Simpact Case Studies

The application of 3D Digital Image Correlation (DIC) to blast load cases

Our defence client came to us asking for us to provide an accurate calculation of dynamic displacements in 3D during a blast load case 

What is 3D DIC and how does it work?

3D Digital Image Correlation (DIC) is an optical Computer Aided Engineering (CAE) method that makes use of stereoscopic technology to track displacements and strains of a target surface over time. The surface is tracked by using a random surface pattern (commonly referred to as “speckling”).


Applying DIC to blast testing of armour

An explosion is a blindingly fast event. The role of the armour is to protect people’s lives, and it does so by shielding them from the blast and absorbing part of its energy. The armour undergoes both elastic and plastic deformation. The full event is over in about 1/10th of the time that it would take you to blink, and by that time the residual shape of the armour bears no resemblance to the peak dynamic deformation that it had undergone just a few milliseconds earlier. In armour design, it is of paramount importance to measure this peak dynamic deformation. If the armour deforms too much, it might for example injure or kill the occupants of a vehicle. Test houses typically rely on shorting pins or honeycombs to gain an understanding of maximum dynamic deflection. These measurement methods have severe limitations, as they provide limited information and can get destroyed in the loadcase.

Advantages of 3D DIC

3D DIC provides a number of unique advantages;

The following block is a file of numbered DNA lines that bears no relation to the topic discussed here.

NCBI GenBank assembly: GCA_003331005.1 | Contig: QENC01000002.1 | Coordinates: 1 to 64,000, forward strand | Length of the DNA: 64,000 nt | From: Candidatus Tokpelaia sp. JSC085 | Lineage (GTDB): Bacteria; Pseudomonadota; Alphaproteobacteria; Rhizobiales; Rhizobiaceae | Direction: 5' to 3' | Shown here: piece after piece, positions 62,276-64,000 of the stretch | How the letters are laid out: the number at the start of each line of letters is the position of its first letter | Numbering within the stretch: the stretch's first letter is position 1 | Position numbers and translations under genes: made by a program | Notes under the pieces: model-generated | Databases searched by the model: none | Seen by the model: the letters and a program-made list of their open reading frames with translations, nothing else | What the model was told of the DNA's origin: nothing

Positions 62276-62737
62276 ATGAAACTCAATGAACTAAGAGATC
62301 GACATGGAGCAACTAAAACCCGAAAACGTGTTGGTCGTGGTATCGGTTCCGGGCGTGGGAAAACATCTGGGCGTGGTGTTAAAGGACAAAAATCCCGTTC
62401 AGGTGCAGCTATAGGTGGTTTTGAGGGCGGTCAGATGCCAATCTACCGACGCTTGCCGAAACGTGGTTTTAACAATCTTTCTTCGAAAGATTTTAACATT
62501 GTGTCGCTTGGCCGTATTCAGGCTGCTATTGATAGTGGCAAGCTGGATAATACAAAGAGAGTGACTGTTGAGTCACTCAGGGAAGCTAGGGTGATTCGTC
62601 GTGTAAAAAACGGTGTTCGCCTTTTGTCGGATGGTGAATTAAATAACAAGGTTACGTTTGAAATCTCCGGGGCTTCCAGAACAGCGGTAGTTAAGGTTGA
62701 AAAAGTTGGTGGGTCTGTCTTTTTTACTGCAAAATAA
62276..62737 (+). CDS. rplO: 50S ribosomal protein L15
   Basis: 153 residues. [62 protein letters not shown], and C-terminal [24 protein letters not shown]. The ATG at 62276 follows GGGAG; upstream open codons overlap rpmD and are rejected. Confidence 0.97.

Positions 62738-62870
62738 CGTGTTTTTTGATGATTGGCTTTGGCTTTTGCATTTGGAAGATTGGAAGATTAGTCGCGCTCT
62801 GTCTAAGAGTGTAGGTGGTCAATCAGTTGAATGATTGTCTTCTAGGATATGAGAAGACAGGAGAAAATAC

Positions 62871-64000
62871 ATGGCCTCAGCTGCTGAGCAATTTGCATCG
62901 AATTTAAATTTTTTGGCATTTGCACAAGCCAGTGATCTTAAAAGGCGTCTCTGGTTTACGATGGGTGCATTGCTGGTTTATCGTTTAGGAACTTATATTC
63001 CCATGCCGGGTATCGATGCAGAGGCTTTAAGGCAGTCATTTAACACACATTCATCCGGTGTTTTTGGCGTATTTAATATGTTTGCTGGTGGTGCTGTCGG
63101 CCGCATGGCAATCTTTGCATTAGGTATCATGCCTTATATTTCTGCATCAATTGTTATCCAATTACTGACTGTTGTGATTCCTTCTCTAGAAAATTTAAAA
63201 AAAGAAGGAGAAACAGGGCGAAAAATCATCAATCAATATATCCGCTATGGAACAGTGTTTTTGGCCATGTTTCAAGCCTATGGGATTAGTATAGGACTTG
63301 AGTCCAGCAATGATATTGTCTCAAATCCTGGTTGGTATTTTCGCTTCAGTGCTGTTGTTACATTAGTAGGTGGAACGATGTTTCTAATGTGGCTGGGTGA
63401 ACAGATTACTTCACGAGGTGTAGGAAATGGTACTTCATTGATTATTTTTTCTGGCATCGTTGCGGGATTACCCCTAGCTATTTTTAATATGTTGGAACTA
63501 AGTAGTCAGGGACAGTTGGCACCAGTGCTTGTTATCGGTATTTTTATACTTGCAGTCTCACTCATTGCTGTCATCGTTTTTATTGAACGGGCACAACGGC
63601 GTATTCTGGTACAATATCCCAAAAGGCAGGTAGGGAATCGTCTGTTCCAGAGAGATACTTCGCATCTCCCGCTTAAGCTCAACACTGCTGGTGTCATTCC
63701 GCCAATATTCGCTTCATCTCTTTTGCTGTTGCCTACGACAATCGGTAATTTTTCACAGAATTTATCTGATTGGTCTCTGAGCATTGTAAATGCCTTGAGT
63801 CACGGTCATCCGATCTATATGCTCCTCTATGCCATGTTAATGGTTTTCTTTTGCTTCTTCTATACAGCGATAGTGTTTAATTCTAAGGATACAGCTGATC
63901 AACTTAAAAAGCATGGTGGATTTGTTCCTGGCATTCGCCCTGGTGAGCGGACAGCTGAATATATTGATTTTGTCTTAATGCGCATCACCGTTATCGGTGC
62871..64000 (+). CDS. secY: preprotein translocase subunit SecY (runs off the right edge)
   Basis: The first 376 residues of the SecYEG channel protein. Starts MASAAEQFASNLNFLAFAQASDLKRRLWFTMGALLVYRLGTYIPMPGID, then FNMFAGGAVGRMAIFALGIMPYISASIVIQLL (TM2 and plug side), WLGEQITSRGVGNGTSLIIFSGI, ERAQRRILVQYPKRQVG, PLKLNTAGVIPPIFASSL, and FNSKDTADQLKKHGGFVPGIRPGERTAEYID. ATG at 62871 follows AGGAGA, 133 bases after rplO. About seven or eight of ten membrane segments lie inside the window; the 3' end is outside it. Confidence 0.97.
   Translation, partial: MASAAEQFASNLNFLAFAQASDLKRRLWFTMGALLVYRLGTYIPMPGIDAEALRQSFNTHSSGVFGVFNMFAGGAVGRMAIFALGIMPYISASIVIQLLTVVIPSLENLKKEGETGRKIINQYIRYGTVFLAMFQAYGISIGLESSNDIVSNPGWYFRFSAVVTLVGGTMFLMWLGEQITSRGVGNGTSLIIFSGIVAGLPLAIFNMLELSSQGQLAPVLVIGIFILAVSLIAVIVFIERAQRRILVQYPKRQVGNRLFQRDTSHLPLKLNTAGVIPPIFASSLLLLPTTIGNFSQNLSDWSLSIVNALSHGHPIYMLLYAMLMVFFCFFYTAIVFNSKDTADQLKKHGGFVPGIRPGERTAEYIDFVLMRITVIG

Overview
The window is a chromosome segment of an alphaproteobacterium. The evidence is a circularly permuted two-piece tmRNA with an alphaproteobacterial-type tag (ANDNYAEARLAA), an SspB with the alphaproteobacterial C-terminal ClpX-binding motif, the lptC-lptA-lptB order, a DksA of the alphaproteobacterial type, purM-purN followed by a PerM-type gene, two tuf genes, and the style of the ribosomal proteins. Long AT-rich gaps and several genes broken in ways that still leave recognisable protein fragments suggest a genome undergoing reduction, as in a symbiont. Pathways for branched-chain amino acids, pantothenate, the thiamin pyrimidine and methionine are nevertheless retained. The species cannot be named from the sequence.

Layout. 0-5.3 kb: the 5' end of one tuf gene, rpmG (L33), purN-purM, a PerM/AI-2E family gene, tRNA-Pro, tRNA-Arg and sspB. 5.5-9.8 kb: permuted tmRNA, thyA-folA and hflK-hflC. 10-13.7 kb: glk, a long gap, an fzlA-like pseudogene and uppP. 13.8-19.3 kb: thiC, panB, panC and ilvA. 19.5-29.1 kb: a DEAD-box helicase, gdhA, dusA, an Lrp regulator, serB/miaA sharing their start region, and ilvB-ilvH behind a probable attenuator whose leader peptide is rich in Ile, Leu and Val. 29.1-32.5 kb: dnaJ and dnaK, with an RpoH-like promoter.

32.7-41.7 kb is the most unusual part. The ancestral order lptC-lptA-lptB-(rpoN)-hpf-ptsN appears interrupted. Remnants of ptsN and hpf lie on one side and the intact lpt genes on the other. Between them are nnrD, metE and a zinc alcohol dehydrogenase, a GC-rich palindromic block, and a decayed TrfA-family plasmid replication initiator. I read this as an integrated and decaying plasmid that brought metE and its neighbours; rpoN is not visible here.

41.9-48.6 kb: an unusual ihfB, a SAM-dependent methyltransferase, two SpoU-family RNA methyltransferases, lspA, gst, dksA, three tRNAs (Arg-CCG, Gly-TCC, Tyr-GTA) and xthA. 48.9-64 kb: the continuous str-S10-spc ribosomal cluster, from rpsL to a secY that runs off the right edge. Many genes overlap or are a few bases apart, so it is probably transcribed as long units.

• As a non-contact optical technique, there is no need for any physical instrumentation to be attached to the armour.
  • Data is captured for the entire surface, as opposed to physical techniques (i.e. shorting pins) which only measure displacements in a particular area. DIC extracts data from the whole visible surface and measures not only how much it deforms, but also how it deforms.
  • A wealth of information. DIC extracts 3D information on displacements, strains, velocities and accelerations.


A CAE Analyst's dream

The ultimate value of DIC and where it stands head and shoulders over traditional techniques is when used in conjunction with Computer Aided Engineering. By allowing the user to generate time-dependent contour plots, DIC bridges the gap between Finite Element Analysis (FEA) and experimental testing and is the ultimate correlation tool for CAE model correlation.


Blast Load Case - Experimental Set-Up and Calibration Process

For the experiments a number of 6 mm-thick ARMOX (armoured steel) plates were used. These were speckled by hand after degreasing and application of a white base coat of paint.

Key to delivering a successful DIC analysis is to achieve a high-quality calibration which derives the exact relative position and orientation of the cameras with respect to each other. The GOM 3D DIC software and calibration hardware was used to capture and process the series of images from the high-speed cameras. A pressure transducer was placed at a set distance to the charge. After calibration was complete, it was time to set off the charges.


Results - Data Capture and Correlation


The data captured included high-speed videos from 3 cameras and pressure data.

The DIC analysis was successful. Peak dynamic deformation was measured with second-digit precision. The DIC technique was validated by measuring the residual deformation in the Data Capture and comparing this to values obtained by 3D laser scanning of the plates. The results proved an excellent correlation to within less than 2% on the static displacements.

This project was carried out in association with Slowmo (Providing high-speed camera expertise and hire) and the Radnor Range (Providing experimental blast testing capability and facilities)

On completion of the project our Defence client said:

'DIC is a fantastic technique with unprecedented advantages over existing industry-standard methods’